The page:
New Data Supporting Faculty Use of Text Messaging With Students
Posted on September 23, 2015
Last week, Inside Higher Ed published an essay advocating that faculty members should text their students. The author, Karen Costa—an adjunct instructor who is clearly going above and behind the requirements of her non-tenured position—lists a number of reasons she believes that faculty should exchange text messages with their students. The following are a few of them.
- Address potential inequalities
- Nudge students when they’re apt to tune out or not show up to class
- Increase the chances your messages will be received
While Ms. Costa’s conclusions are based on a combination of research findings and logical reasoning, they were still met by a lot of skepticism in the comments. Perhaps those skeptics would be swayed by some empirical research.
Survey Data: Student and Faculty Text Messaging
This spring, I surveyed over 500 undergraduate students to find out how they communicate with faculty. While only 16.8% reported texting a faculty member, 41.6% reported a desire to be able to text their instructors. So, at least on the student side, there is a critical mass that wants to engage with faculty using text messaging.
But the real question is, is it worth it? According to my research, it is. I also asked students if they had conversed with faculty about any of the seven topics that prior research has found are positively related to student engagement, and therefore positive outcomes such as GPA and retention (i.e., academics or course selection, grades or assignments, ideas from reading or class, faculty research, career plans, campus activities, or social conversation).
Students who reported texting with a faculty member were about twice as likely to have valuable conversations than students who did not text their instructors.
The only topic that was not significantly related to texting was grades or assignments.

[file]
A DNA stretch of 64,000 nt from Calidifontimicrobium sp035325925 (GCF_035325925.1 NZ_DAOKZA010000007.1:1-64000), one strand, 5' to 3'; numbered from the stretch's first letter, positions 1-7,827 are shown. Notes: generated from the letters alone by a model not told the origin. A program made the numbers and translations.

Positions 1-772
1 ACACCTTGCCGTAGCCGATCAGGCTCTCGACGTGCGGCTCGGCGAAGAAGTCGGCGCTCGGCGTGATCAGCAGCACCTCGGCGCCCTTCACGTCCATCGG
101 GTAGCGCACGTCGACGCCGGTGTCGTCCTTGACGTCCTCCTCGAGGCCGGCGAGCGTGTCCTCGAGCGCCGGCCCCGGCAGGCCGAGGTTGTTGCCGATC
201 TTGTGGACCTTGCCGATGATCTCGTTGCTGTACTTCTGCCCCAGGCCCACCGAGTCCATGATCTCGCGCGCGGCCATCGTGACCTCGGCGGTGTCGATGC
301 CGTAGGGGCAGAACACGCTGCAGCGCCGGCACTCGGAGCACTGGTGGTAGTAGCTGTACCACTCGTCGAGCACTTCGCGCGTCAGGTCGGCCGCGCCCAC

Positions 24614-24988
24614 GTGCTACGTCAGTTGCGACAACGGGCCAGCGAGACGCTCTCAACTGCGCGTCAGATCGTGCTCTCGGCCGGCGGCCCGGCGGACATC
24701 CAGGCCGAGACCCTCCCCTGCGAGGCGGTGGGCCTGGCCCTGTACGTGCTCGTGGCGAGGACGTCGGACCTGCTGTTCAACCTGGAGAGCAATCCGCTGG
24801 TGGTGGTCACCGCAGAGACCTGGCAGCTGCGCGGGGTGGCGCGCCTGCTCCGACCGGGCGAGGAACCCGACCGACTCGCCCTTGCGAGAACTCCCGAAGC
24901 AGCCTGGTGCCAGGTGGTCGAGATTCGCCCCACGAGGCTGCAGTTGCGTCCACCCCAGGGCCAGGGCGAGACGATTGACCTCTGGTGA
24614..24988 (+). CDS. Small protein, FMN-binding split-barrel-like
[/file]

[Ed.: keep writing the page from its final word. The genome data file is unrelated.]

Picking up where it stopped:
How Do We Get Faculty To Text?
There are some valid objections to faculty-student text messaging. As Ms. Costa noted, they generally fall into two categories.
- Faculty do not use text messaging in any other area of their lives.
- Faculty do not want to blur boundaries with students by providing their private cell phone number for an instantaneous contact method.
Some commenters also lamented about the cost of texting (although, if someone does not fall into category #1, they likely have unlimited texting on most modern plans).
A few helpful commenters pointed out some services that can be used to send text messages without revealing your personal cell number, or without even using a cell phone. I found a few more with a quick Google search. This addresses both concerns above. I do not have experience with these services and cannot recommend them, but they may be worth researching if you would like to support student-faculty text messaging on your campus.
If you have experience with any of these services, feel free to share your feedback in the comments.
Stay Tuned For More Data About Student Communication With Faculty
I’ll be working to publish this finding, along with many others, over the next few months. In the meantime, if you would like an overview of my dissertation research, my defense was live-streamed on YouTube.